When interacting with journalists on matters of interest to the news media, IFT regularly utilizes a roster of more than 30 food scientists, nutritionists, and other members who have been trained and display an aptitude for providing clear insight to often complex topics and issues.
Called Food Science Communicators, these three dozen professional members make themselves readily available to interview requests by journalists, which can take a variety of forms. For example, sometimes when reporters contact IFT FSCs, the topic is simple and the scientific consensus is unwavering, i.e., steps to increase food safety in the home. At other times, the issue is complex with gaps in scientific data leading to speculative opinions and misinformation, i.e., defense of the food supply from intentional attack. And at other times the issue requires urgency, i.e., a health alert on E. coli 0157:H7- tainted fresh bagged spinach.
In each instance, however, the FSCs stress the scientific judgment on the issue. In the latter example, over a one-week period in September, four FSCs provided their scientific perspective to news reports reaching audiences of more than 30 million people.
Any professional member of IFT can become a Food Science Communicator, based upon a simple set of qualifications and requirements listed below (abbreviated):
• Procedures. All applications are reviewed by the Selection & Reappointment Panel, comprised of the Chair, Past Chair, and Chair-designate of the Food Science Communicators, and the Past Chair of the Science, Communications, and Government Relations Committee. Upon completion of a three-year term, the FSC is subject to reappointment by the Selection & Reappointment Panel, to be based upon satisfactory completion of performance expectations. FSCs are professional members of IFT and shall meet other qualifications described in the FSCs Guidelines.
• Qualifications/Guidelines. Candidates must have a graduate degree in food science or closely related field and current appointment at an accredited university or college, nonprofit institution, or public service agency. Others will be considered based upon their expertise and demonstration of freedom from vested conflict of interest. They also must demonstrate expertise in science communications, preferably in both print and electronic media. Self-motivation, desire, and willingness to interact with news media are essential. Candidates are expected to initiate and maintain contacts with media personnel. All candidates and participants must remain free from direct financial benefit by participating as a FSC, and have no conflicts of interest that compromise scientific integrity. Candidates require two letters of reference attesting to scientific achievement and communications skills, with at least one reference from a professional IFT member. Candidates must be a professional member of IFT or will become a professional member prior to their appointment as a Food Science Communicator.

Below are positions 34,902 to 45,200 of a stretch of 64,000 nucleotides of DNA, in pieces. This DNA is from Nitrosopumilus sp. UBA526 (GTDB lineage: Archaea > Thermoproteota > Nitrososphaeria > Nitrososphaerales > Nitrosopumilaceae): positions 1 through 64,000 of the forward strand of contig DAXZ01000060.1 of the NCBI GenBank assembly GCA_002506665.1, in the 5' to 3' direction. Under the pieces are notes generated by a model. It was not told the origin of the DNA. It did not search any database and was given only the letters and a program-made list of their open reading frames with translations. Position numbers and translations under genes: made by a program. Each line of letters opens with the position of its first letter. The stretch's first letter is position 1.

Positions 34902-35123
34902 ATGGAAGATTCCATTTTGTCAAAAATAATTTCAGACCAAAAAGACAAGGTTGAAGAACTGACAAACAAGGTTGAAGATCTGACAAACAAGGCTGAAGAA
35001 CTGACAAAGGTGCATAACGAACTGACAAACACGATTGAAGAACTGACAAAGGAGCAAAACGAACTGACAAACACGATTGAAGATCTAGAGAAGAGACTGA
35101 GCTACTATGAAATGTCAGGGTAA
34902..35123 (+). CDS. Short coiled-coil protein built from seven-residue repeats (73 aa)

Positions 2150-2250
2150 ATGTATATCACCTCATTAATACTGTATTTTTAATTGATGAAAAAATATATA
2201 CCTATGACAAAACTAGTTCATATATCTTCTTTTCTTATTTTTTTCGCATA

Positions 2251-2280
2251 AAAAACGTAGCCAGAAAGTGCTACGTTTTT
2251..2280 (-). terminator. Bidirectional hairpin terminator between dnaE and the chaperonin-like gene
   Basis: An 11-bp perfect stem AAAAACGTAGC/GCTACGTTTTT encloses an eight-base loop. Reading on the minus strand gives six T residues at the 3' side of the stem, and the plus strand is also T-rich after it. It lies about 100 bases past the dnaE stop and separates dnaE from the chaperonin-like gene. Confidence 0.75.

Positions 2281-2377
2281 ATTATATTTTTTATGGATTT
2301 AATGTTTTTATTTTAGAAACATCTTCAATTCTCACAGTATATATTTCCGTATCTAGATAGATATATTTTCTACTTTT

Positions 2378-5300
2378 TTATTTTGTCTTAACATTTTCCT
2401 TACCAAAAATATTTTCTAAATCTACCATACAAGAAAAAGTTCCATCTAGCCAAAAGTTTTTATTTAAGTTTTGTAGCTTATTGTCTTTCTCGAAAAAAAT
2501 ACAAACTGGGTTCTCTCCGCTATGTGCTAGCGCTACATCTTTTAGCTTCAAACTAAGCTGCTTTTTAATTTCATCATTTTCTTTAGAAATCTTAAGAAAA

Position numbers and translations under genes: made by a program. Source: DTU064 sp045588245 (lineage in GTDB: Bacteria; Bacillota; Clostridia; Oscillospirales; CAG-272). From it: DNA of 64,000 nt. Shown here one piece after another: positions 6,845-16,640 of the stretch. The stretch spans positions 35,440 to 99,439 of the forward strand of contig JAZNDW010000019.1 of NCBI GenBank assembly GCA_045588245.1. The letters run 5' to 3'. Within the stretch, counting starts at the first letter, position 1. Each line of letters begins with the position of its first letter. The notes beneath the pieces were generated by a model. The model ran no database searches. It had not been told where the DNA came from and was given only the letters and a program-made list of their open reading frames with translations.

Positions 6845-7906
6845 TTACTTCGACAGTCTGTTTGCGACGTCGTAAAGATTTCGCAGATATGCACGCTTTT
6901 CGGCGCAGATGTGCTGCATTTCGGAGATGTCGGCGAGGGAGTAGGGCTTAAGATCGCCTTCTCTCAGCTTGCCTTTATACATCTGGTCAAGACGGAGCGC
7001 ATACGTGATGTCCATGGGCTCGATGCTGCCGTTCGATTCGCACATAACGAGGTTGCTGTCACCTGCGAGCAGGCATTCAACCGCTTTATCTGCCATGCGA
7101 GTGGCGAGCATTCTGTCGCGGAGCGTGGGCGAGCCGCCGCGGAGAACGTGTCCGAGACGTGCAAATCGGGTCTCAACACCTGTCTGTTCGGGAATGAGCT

• Performance Expectations. Food Science Communicators will remain free from vested conflicts of interest in all media activities. FSCs will be expected to complete and confirm at least six media interviews/activities in the 12-month period beginning from date of appointment. FSCs will be expected to complete and confirm at least 18 media interviews/activities within their three-year term. FSCs are expected to establish and maintain contacts with media representatives. Media activity below the expected minimum will be recognized as an inability to continue serving as a FSC. FSCs will be expected to keep a log of all media contacts and to submit at least two reports documenting those contacts each year. Conduct unbecoming of a FSC will result in immediate review and removal.
The members of the FSC Committee would be delighted to receive new applications for this important public outreach. For more information on becoming an IFT Food Science Communicator, request a full description of the procedures and guidelines via IFT Media Relations or contact any of the following FSCs: John Avens; Susan Brewer; Christine Bruhn; Al Bushway; Mary Ellen Camire; Fred Caporaso; Roger Clemens; Dean Cliver; Fergus Clydesdale; Nancy Cohen; Dian Dooley; Michael Doyle; Ron Eitenmiller; Daniel Fung; Linda Harris; Clair Hicks; Mark Kantor; Patricia Kendall; Manfred Kroger; Elizabeth Kunkle; Paul Lachance; Sandra McCurdy; Mark Meskin; William Mikel; Patricia Murphy; Susan Nitzke; Ruth Patrick; Anu Prakash; Mian Riaz; John Rushing; Aurora Saulo; Don Schaffner; Ron Schmidt; Stanley Segall; Juan Silva; Joanne Slavin; Christina Stark; Susan Sumner; Barry Swanson; Marilyn Swanson; Carl Winter; and Tom Zinnen.
by James N. Klapthor,
Media Relations Manager